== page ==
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Missing persons reports on the rise, tasking Saskatoon police

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WATCH ABOVE: In the six month period from Sept. 30, 2017 to April 1, 2018 there were 1,603 missing persons reports filed with Saskatoon police. – Apr 20, 2018

Missing persons reports are the seventh most frequent call to the Saskatoon Police Service (SPS) and the third most frequent investigation and numbers are on the rise.

In the six month period from Sept. 30, 2017 to April 1, 2018 there were 1,603 missing persons reports filed with the SPS. That’s an average of nearly nine missing persons report per day compared to an average of seven or eight per day in 2017.

“We don’t know specifically why those numbers are increasing but we’re working continuously to bring those numbers down,” SPS Insp. Russ Freisen said.

Since 2017, two constables per platoon are assigned to all missing persons reports during their four-day shifts. Being more in tune with Saskatoon’s missing youth has resulted in the missing being found sooner, but it has not curbed the number of reports being filed.

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READ MORE: Two years since Kandice Singbeil went missing in Saskatoon

Of those reported missing – 952 calls originated from just 16 addresses. Often times the addresses are group homes and foster care homes.

“Kids would go back to mom and dad, grandma, grandpa and usually would return within 24 – 48 hours,” said Deb Davies, the executive director of the Saskatchewan Foster Families Association.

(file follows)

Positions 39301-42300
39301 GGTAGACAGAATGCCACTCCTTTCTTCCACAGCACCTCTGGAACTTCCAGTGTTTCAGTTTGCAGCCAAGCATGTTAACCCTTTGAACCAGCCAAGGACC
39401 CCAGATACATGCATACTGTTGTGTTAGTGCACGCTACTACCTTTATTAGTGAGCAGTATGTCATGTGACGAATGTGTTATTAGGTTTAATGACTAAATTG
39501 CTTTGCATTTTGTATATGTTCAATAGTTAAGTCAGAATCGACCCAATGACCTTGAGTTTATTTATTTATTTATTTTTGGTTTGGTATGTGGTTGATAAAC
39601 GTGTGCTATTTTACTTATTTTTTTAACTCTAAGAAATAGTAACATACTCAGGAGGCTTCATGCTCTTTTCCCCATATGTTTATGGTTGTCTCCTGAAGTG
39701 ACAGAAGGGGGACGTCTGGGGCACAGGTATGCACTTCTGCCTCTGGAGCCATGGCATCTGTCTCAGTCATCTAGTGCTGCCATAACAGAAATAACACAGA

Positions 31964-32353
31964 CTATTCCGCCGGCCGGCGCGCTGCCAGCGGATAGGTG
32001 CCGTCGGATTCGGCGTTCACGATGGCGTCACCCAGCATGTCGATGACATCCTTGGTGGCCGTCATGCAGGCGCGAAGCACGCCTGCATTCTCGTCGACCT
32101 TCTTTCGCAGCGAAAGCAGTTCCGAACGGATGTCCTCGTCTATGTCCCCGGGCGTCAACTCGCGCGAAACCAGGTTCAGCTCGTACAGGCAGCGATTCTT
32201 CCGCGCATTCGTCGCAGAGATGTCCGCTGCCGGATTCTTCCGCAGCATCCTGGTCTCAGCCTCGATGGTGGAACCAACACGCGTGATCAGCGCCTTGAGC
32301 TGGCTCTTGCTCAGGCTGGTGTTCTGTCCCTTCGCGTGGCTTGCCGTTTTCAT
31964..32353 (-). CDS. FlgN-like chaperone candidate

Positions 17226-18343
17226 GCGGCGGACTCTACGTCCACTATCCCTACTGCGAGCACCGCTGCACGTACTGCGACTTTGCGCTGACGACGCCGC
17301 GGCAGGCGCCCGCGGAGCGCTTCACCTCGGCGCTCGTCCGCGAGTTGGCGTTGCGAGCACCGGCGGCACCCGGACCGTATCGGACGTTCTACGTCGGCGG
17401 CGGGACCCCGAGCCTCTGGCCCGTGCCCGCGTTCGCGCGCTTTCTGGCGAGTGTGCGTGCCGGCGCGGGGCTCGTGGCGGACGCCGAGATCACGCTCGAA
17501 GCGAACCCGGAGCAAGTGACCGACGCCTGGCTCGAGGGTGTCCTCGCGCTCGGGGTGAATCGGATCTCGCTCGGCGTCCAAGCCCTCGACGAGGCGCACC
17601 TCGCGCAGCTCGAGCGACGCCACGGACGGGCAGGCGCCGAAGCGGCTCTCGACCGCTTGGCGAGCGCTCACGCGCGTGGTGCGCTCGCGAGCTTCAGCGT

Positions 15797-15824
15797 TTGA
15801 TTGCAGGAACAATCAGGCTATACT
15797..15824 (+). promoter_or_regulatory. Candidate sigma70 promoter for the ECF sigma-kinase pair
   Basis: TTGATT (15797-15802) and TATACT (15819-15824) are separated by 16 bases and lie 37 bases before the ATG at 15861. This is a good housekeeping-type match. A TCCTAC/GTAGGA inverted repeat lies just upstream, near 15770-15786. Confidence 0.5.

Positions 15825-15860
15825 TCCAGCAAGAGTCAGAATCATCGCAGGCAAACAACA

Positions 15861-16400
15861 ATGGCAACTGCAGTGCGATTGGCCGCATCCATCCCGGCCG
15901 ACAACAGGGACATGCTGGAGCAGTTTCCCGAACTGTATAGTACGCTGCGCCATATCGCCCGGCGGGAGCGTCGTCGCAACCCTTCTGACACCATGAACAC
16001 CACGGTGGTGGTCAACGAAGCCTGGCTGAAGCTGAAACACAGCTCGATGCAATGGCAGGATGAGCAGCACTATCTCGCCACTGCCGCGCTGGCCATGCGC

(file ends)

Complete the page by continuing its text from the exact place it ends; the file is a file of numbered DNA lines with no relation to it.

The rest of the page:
Davies has fostered nearly 50 children over the years and says the behaviour isn’t unusual.

With female youth reported missing, 90 per cent are habitually missing, meaning they’ve previously been reported missing two or more times. Similarly, 87 per cent of male youth reported missing are habitual cases.

“The Saskatoon Police Service takes every single missing person report that is reported to us and we investigate it with the same fervor whether it’s the first time for that individual or the 50th time for that individual,” Freisen said.

It’s a resource heavy task and a response many youth view as unnecessary.

According to the executive director at EGADZ, a downtown youth centre “they don’t see themselves as missing, they see themselves as running.”

EGADZ’s Don Meikle has struck a youth committee, consulting with six youth who are habitually missing to learn why, in hopes of finding a solution.

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Among a variety of recommendations is a suggestion to group and foster homes to ask habitually missing youth to write down where they’re most likely to be when missing. The youth committee suggests keeping the document sealed if or until it is needed, at which point the information may be able solve a missing persons report promptly and ease some of the pressure on the SPS.

A full statistical report is being presented at Thursday’s board of police commissioners meeting, in hopes of finding a solution.

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